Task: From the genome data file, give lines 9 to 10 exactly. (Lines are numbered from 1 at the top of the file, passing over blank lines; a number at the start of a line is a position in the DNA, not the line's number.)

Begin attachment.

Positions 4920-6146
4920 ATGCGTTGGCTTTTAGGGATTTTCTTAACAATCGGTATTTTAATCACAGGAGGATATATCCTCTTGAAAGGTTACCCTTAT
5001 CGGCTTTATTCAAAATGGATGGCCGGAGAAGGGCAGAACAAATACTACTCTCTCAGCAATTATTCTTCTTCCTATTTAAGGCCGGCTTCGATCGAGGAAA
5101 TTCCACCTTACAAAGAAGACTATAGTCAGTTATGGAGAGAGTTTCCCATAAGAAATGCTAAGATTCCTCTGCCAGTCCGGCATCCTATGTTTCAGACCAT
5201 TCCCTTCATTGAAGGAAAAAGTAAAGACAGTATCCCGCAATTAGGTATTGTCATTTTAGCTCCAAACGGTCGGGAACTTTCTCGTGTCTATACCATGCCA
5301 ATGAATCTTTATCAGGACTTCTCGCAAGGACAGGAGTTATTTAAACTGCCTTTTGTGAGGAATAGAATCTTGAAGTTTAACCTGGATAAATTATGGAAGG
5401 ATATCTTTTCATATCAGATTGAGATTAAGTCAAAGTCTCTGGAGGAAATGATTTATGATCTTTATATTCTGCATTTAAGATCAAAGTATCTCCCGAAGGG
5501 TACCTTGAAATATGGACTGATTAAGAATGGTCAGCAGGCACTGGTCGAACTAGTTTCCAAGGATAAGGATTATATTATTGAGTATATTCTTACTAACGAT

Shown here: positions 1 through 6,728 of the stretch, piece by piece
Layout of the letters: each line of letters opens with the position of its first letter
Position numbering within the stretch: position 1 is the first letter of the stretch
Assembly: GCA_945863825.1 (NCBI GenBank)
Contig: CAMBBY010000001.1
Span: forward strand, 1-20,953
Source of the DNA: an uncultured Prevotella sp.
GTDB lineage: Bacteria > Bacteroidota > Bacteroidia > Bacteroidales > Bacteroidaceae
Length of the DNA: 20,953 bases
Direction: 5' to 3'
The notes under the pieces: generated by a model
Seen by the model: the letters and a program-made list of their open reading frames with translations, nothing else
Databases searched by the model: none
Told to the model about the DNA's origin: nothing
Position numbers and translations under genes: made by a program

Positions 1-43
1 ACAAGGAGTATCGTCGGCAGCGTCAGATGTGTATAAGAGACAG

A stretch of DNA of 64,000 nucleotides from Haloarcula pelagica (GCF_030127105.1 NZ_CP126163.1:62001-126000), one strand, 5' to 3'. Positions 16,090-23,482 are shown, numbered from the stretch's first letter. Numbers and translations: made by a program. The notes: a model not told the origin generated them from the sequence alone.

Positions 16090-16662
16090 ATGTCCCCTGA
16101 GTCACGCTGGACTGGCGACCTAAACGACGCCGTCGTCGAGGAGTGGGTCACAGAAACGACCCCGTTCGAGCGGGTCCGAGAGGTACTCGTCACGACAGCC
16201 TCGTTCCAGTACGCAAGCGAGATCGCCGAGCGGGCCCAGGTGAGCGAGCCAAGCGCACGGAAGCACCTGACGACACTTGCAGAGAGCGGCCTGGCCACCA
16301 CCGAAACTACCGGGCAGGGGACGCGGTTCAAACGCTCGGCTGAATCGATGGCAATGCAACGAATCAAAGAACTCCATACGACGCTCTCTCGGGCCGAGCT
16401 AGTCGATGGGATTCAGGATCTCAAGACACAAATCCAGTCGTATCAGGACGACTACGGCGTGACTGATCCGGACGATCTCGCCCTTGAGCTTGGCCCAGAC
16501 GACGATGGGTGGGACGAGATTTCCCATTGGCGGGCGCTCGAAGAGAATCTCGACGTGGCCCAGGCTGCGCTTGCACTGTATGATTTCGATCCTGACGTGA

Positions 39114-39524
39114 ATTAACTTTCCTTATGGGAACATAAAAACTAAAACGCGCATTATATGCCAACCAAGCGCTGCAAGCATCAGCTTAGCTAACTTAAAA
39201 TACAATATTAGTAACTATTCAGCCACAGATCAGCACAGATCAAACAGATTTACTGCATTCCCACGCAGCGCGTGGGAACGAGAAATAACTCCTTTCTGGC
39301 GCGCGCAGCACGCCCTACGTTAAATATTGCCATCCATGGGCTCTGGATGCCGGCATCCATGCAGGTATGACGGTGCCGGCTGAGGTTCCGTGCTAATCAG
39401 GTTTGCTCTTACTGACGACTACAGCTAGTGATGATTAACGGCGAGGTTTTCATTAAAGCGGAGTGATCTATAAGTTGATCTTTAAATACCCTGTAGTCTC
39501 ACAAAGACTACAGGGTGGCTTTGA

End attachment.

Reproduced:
Shown here: positions 1 through 6,728 of the stretch, piece by piece
Layout of the letters: each line of letters opens with the position of its first letter